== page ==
Nearsightedness, also known as myopia, is a common refractive error characterized by the inability to view distant objects clearly. Light is not properly focused by the eye’s lens and cornea, making images blurry or distorted.
Understanding Convex & Concave Lenses
Convex lenses are also known as converging lenses because they converge incoming light rays to a point, also known as the focal point. This lens type is thicker at the center and thinner at the edges, bulging outward like a magnifying glass. Convex lenses are commonly used to correct farsightedness or hyperopia, in which individuals can see distant objects clearly but struggle to see close-up.
For those with hyperopia, the eyeball is too short, or the cornea is too flat, so the light hits behind the retina. The convex shape of the lens refracts light directly on the retina, producing clear vision at near distances.
Concave lenses, on the other hand, diverge light rays and cause them to spread apart. This lens type is thinner at the center and thicker at the edges, curving inwards like a cave. If you have a strong nearsighted prescription, you may notice that you can’t wear oversized glasses, or the lenses become too thick at the edges.
Concave lenses help correct nearsightedness or myopia, where individuals struggle to see distant objects clearly but can see close-up. When you have myopia, it’s often the result of an elongated eyeball or a cornea that’s too curved, causing light to fall short of the retina. A concave lens helps light reach the retina and correct distance vision.
Corrective Lenses for Nearsightedness
There are various options available to correct nearsightedness with lenses.
Glasses are often the first vision correction method patients use, and they function by bending light as it enters the eyes and correcting the focus. They’re available in different frame styles, lens materials, and coatings to improve glare, scratches, and UV protection.
The lenses can be single-vision lenses for one distance or progressive lenses, which gradually blend distance and near vision. Eyeglasses are popular amongst people with myopia as they offer an affordable, non-invasive, and easy-to-use treatment option that can express your personality and style.
Unlike eyeglasses, contact lenses sit directly on the eye’s surface, adjusting how light enters the eye to correct its focus. Contact lenses are versatile and polished, making them an attractive choice for many. They can come in several types, including:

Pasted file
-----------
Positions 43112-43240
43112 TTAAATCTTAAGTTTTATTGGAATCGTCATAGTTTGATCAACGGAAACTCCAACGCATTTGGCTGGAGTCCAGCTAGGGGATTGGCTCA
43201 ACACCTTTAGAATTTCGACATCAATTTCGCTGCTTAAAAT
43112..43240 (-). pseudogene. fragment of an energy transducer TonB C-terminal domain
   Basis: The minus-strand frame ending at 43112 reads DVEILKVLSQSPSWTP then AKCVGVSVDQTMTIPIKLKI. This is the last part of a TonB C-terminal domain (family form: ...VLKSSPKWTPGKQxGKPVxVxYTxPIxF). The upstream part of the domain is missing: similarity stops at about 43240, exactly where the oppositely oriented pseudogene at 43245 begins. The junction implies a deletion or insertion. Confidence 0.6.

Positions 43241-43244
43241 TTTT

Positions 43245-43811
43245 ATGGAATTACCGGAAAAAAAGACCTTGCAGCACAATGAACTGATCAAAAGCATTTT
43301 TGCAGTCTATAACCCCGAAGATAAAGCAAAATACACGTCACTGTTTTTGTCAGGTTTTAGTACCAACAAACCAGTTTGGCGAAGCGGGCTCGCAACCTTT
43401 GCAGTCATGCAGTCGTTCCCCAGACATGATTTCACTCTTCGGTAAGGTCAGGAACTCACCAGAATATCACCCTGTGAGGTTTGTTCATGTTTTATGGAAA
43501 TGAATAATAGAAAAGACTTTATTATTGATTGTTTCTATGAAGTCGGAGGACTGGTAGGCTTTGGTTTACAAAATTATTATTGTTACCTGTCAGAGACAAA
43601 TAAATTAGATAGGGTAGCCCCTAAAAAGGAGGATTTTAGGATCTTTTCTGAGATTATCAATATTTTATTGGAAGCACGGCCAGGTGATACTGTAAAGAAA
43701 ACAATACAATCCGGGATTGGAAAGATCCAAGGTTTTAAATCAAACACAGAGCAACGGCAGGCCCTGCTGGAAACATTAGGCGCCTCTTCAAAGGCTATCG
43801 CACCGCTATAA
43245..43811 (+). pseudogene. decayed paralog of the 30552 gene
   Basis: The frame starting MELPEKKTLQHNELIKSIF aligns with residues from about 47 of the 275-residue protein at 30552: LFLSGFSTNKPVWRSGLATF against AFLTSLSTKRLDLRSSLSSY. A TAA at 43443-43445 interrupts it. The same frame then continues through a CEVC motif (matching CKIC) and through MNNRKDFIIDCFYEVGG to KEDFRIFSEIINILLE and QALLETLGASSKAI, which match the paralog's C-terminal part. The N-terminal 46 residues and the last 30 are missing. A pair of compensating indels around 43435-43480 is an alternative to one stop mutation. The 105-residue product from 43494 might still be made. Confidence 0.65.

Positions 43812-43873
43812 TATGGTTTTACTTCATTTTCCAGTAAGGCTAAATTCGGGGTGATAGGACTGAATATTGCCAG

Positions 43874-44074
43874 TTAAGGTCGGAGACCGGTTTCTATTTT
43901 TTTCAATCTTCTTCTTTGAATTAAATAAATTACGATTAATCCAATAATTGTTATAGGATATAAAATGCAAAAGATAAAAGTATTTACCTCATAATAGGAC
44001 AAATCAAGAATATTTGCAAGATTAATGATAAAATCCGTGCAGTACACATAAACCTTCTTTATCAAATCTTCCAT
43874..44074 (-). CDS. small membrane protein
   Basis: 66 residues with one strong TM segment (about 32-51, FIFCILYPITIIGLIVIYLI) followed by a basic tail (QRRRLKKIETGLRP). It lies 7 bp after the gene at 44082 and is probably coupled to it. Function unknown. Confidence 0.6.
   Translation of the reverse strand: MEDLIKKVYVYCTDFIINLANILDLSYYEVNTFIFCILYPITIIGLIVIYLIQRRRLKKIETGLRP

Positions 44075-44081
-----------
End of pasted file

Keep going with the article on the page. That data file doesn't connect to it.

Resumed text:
- Rigid gas-permeable (RGP)
- Extended wear
- Daily disposable
Soft lenses, which are generally more comfortable, are the most commonly prescribed. Contact lenses offer greater convenience and a wider field of vision. Contact lenses are a preferred alternative for individuals who play sports or have an active lifestyle where eyeglasses may get in the way.
LASIK Eye Surgery
In recent years, LASIK eye surgery has become a popular option for nearsightedness treatment. LASIK surgery involves creating a small flap in the cornea, reshaping the underlying tissue using an excimer laser, and closing the flap.
The procedure takes approximately 10-15 minutes per eye, and most patients improve their vision immediately. However, LASIK surgery is more invasive than contact lenses or eyeglasses.
Orthokeratology (ortho-k), also known as corneal reshaping, refers to the use of specialized lenses worn overnight to reshape the cornea and temporarily correct myopia. Ortho-K lenses reduce the curvature of the cornea, resulting in sharper vision upon removing the lenses in the morning.
The treatment’s results depend on the wear of the lenses and need to be worn regularly. Ortho-k lenses are suitable for individuals with mild to moderate myopia and can help slow down the progression of myopia in children.
Correct Myopia with Lenses
Whether you choose eyeglasses, contact lenses, a combination of both, or surgical options, there are many options to help correct myopia.
If you have existing myopia or suspect you’re nearsighted, give us a call or book an appointment online at our Plainville or Mansfield locations for an eye exam to get an up-to-date prescription and discuss your options for vision correction.